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[DISCUSS] Cassandra and future Java

I'd like to bring up the C*/Java discussion again. It's been a while since we've discussed this.

To me it sounds like there's still the question about which version(s) of Java we want to support beginning with C* 4.0.

I assume, that it's legit (and probably very necessary) to assume that OpenJDK is now (i.e. after Java 6) considered as "production ready" for C*. The public (and legal and free) availability of Oracle's Java 8 will end in January 2019 (unless you're using it privately on your desktop). Java 9 and 10 are not a thing, as both will be EOL when the C* 4.0 branch is about to be cut. The most recent available Java version will be 11, which is meant to be publicly available from Oracle until March 2019 and should get LTS support for OpenJDK 11 from major Linux distros (RHEL and derivates, Ubuntu, Azul Zulu).

(Side note: adoptopenjdk is different here, because it does not include the patch version in the version banner (java.version=1.8.0-adoptopenjdk), so difficult to check the minimum patch version on startup of C*.)

(Attn, rant: I'm not particularly happy with the new release and support model for Java, because developing something now, that's about to release end of the year on a Java version that has not even reached feature-complete status, is, gently speaking, difficult. But sticking to an "antique" Java version (8) has its own risks as well.)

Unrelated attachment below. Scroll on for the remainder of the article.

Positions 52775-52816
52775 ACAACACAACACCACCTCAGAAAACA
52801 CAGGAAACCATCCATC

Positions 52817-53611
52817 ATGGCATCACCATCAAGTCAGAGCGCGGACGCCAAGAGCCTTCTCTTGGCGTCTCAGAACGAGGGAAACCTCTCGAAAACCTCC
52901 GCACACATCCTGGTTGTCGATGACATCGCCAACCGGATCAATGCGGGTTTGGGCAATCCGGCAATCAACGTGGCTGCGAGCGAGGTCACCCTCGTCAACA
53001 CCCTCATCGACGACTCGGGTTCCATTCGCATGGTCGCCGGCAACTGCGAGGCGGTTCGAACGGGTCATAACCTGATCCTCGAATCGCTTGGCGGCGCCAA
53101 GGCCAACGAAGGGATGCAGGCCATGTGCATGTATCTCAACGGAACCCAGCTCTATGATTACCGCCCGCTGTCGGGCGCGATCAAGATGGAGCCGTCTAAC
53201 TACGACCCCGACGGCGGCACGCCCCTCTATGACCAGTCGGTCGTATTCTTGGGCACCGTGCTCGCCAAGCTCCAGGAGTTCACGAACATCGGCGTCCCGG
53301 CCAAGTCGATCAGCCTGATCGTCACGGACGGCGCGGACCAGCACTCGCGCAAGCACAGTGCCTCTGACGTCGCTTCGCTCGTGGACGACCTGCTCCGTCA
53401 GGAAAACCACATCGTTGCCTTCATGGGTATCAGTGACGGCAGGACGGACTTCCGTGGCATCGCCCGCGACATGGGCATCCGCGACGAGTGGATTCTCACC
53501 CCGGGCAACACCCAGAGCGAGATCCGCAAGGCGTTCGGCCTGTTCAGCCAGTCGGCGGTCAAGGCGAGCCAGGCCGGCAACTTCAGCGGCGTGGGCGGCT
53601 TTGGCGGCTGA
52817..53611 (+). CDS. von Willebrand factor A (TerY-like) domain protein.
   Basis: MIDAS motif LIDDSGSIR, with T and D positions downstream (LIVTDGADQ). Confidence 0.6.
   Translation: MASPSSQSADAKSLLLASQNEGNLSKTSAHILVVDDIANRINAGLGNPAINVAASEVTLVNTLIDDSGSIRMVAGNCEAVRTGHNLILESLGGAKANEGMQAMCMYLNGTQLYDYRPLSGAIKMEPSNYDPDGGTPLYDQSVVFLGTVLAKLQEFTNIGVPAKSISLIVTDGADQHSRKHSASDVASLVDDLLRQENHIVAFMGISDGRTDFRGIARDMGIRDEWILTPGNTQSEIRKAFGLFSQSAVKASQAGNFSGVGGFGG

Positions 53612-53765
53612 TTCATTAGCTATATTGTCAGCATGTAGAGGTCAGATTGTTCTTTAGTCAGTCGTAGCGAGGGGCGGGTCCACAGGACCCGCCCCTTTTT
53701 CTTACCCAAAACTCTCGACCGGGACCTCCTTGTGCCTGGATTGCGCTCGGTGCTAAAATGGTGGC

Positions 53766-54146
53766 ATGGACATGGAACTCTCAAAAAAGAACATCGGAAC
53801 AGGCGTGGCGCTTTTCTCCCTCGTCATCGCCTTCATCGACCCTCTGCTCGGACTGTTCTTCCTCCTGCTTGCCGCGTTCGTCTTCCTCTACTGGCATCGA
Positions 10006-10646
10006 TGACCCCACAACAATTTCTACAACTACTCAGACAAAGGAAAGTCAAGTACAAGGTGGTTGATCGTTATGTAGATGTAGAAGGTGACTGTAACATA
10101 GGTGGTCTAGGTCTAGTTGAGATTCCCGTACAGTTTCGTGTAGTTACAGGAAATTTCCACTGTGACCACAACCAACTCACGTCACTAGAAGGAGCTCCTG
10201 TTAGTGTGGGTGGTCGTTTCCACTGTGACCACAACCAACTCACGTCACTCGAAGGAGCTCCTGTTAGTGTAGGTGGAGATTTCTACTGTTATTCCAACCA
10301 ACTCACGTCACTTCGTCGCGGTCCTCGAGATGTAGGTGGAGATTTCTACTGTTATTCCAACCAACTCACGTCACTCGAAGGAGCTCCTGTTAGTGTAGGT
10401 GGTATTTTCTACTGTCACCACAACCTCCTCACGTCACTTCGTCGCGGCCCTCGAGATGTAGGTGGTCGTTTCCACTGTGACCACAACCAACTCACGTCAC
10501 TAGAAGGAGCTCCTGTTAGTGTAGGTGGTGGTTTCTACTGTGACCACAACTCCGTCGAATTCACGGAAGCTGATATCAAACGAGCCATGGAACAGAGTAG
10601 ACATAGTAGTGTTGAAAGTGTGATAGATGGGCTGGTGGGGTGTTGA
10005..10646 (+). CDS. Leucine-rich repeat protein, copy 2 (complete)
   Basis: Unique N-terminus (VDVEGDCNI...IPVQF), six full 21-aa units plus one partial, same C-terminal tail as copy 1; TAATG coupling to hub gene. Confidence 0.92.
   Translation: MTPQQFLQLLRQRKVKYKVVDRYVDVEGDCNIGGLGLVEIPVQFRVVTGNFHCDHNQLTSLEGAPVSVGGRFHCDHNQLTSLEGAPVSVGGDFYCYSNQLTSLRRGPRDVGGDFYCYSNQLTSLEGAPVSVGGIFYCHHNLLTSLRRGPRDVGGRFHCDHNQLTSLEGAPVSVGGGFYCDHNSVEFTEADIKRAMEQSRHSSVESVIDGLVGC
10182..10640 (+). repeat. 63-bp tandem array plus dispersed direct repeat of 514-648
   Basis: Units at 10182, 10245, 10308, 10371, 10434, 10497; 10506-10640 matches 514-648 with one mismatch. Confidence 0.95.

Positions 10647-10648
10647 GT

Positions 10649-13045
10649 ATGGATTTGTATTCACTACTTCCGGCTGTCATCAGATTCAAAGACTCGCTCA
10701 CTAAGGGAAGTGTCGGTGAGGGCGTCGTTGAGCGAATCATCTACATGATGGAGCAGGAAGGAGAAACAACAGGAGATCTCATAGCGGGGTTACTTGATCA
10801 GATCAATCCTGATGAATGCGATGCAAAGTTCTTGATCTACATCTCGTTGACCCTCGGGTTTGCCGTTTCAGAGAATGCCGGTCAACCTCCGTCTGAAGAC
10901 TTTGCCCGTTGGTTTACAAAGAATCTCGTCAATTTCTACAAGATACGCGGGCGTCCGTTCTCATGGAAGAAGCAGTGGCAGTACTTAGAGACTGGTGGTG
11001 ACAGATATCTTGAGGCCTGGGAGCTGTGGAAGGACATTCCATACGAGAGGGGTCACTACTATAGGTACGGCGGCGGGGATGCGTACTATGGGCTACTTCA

I'm silently ignoring any Java release, that's not aimed to get any LTS(-ish?) support from anybody - so only Java 8 + 11 remain.
There are generally three (IMO legit) options here: only support Java 8,
only support Java 11, support both Java 8 and Java 11. All three options
have a bunch of pros and cons.

Option 1, only Java 8: Probably the safest option. Considering the potential lifetimes of Java 8 and C* 4.0, even the most enthusiastic maintainers may stop backporting security or bug fixes to OpenJDK 8. It might not be an issue in practice, but if there's for example a severe issue in the SSL/TLS area and nobody fixes it in 8, well, good luck.

Option 2, only Java 11: The option with the most risks IMO. Java 11 is not even feature complete, and there a bunch of big projects that still may make it into 11 (think: Valhalla). There's no guarantee whether the C* code or any included library will actually work with Java 11 (think: if it works now, it may not work with the final Java version). However, it leaves the door wide open for all the neat and geeky things in Java 11.

Option 3: both 8 + 11: The idea here is to default to Java 8, but the code also runs on 11. It leaves the option to benefit from optimizations that are only available on 11 while maintaining the known stability of 8. Initially, only the combination of C* 4.0 + Java 8 would be labeled as "stable" and the combination of C* 4.0 + Java 11 as "experimental". But it gives us time to "evaluate" 4.0 on 11. When we have enough experience with 11, C* on 11 can be labeled as "stable" as well. The downside of this "hybrid" is, that it's a bit more difficult to introduce features, that depend on 11.

I think, 3) gives the best of both worlds: stability of 8 and an upgrade path to 11 in the future, that people can actually test with C* 4.0. Happy to make the patch for #9608 ready for option 3. But it would be great to get a consensus here for either option before we review #9608 and commit it.

Another proposal, for both options 1+3: Raise the minimum supported version of 8 for C* 4.0 to something more recent than 8u40, which is quite from the stone-age. It could be 8u171 or whatever will be recent in autumn.


Robert Stupp

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